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Reconciling conflicts in pelagic fisheries under climate change


Hobday, AJ and Bell, JD and Cook, TR and Gasalla, MA and Weng, KC, Reconciling conflicts in pelagic fisheries under climate change, Deep-Sea Research. Part 2, 113 pp. 291-300. ISSN 0967-0645 (2015) [Refereed Article]

Copyright Statement

Crown Copyright 2014 Published by Elsevier Ltd. All rights reserved.

DOI: doi:10.1016/j.dsr2.2014.10.024


Fishing in the open ocean often results in unwanted effects on target species, and interactions with non-target species (direct interactions) or influences on the prey or habitat of target and non-target species (indirect interactions). A number of conflicts and trade-offs exist in the harvesting of pelagic species, including (i) maximizing future food production given the depleted state of some stocks; (ii) minimizing bycatch of non-target species, (iii) setting ecosystem allocation rules for non-target top predators, such as seabirds, and (iv) maximizing value and livelihoods for local economies. Climate change can be expected to exacerbate some of these conflicts as the ranges of species and their habitats change over varying geographic, depth and temporal scales. Understanding the distribution of these impacts can be difficult due to the scarcity of observational data on species and ecosystems. Resolving all these conflicts is achievable with current approaches and technologies. Nevertheless, managing fishery production systems to provide fish for food security and conserving biodiversity will be particularly challenging. The complexity added by climate change can be managed with greater use of early warning systems and precautionary management.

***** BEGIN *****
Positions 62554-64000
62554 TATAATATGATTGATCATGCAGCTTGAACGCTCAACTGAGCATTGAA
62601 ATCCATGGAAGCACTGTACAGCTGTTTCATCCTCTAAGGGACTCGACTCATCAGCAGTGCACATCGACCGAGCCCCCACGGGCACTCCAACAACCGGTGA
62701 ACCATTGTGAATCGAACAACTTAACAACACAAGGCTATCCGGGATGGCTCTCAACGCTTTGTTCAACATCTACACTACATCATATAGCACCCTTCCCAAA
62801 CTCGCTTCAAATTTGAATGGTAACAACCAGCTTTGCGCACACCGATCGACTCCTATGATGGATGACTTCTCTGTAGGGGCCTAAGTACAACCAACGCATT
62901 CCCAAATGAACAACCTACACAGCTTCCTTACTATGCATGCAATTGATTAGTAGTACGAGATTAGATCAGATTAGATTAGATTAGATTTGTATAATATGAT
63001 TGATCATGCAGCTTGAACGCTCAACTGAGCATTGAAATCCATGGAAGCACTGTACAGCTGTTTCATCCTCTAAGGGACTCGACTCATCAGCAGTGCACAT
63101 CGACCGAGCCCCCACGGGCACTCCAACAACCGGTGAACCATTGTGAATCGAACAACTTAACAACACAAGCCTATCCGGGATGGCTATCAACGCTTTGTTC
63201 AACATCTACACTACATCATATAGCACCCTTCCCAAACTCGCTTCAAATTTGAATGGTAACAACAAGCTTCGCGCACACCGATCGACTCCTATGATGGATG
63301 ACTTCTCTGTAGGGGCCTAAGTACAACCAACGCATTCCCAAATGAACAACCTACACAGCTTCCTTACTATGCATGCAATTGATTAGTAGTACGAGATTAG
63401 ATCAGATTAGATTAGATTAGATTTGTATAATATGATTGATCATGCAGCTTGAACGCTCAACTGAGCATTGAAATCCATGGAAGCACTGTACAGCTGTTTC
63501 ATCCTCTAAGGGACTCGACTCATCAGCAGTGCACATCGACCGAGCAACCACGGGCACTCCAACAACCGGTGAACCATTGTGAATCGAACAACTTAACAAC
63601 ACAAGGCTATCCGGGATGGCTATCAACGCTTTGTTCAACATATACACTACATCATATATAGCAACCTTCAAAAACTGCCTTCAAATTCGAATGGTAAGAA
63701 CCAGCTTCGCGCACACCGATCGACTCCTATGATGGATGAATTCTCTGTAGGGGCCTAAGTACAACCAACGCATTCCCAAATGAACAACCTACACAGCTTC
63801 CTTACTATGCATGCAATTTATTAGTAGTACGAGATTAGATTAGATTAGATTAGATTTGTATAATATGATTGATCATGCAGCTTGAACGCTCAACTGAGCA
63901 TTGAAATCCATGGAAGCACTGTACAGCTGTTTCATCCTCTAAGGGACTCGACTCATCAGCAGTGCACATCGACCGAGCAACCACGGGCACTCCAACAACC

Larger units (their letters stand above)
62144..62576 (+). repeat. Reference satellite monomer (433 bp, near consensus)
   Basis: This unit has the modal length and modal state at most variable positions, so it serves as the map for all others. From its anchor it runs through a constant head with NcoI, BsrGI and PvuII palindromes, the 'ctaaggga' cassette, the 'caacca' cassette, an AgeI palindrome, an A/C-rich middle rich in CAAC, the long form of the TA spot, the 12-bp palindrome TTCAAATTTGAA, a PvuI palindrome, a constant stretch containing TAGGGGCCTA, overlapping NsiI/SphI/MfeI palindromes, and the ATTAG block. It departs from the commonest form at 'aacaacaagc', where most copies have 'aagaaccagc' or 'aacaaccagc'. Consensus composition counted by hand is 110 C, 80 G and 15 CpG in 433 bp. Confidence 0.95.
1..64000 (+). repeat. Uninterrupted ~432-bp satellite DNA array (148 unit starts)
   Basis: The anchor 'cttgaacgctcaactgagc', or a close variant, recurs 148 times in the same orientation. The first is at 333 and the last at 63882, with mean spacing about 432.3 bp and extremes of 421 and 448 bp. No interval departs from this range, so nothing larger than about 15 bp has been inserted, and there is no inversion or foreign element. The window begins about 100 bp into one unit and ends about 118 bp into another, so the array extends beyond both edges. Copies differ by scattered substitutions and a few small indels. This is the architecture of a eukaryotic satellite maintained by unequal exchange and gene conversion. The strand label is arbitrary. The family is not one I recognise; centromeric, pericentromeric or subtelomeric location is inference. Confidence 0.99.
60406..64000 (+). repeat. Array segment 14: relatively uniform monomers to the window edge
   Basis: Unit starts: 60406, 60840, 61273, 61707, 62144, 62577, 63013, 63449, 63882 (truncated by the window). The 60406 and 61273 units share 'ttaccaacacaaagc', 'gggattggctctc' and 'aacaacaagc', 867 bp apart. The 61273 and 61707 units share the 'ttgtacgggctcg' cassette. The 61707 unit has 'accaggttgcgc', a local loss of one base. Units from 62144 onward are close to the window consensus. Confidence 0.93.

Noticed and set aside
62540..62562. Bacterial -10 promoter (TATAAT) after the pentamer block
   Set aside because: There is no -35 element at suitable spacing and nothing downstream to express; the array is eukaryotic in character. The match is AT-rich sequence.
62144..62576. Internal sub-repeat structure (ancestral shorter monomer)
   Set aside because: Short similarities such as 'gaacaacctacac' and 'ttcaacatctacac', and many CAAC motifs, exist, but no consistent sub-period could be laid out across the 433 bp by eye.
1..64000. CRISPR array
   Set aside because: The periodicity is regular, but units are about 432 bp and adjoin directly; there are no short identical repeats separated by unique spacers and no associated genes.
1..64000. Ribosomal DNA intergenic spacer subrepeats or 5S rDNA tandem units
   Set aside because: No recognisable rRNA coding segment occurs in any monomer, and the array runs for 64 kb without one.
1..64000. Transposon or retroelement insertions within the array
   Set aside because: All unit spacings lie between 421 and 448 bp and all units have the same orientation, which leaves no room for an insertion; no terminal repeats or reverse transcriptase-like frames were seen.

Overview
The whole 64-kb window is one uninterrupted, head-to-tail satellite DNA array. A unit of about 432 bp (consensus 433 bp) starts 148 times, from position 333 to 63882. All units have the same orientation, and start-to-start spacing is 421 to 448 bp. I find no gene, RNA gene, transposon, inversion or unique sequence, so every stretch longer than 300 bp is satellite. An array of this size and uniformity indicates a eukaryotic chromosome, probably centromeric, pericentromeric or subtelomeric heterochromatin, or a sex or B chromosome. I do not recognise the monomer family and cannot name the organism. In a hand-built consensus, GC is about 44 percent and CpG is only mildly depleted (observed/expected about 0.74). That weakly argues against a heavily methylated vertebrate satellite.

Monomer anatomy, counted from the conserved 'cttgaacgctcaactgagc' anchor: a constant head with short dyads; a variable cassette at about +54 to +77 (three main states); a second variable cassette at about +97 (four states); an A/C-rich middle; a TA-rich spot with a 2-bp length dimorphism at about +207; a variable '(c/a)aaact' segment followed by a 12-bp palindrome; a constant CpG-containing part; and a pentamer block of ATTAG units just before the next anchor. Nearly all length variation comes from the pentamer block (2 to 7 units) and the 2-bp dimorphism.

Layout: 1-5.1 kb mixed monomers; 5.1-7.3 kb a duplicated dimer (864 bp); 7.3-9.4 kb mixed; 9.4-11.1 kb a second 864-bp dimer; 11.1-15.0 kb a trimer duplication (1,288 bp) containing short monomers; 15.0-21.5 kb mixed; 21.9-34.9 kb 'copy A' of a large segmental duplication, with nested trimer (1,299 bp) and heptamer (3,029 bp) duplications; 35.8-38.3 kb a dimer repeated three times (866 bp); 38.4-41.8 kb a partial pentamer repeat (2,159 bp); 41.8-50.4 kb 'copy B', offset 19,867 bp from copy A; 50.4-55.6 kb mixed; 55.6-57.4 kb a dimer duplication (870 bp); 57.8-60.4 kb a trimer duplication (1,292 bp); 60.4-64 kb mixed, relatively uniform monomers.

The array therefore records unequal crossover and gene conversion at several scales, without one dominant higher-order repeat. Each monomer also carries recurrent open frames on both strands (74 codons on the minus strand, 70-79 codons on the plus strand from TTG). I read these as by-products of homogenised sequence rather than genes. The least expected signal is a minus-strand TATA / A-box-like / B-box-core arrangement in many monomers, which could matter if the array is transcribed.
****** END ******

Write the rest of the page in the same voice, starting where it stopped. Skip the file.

Item Details

Item Type:Refereed Article
Keywords:bycatch, food security, coastal livelihoods, ecosystem allocations
Research Division:Environmental Sciences
Research Group:Climate change impacts and adaptation
Research Field:Ecological impacts of climate change and ecological adaptation
Objective Division:Environmental Policy, Climate Change and Natural Hazards
Objective Group:Understanding climate change
Objective Field:Global effects of climate change (excl. Australia, New Zealand, Antarctica and the South Pacific) (excl. social impacts)
UTAS Author:Hobday, AJ (Dr Alistair Hobday)
ID Code:119979
Year Published:2015
Web of Science® Times Cited:25
Deposited By:Ecology and Biodiversity
Deposited On:2017-08-08
Last Modified:2017-10-05

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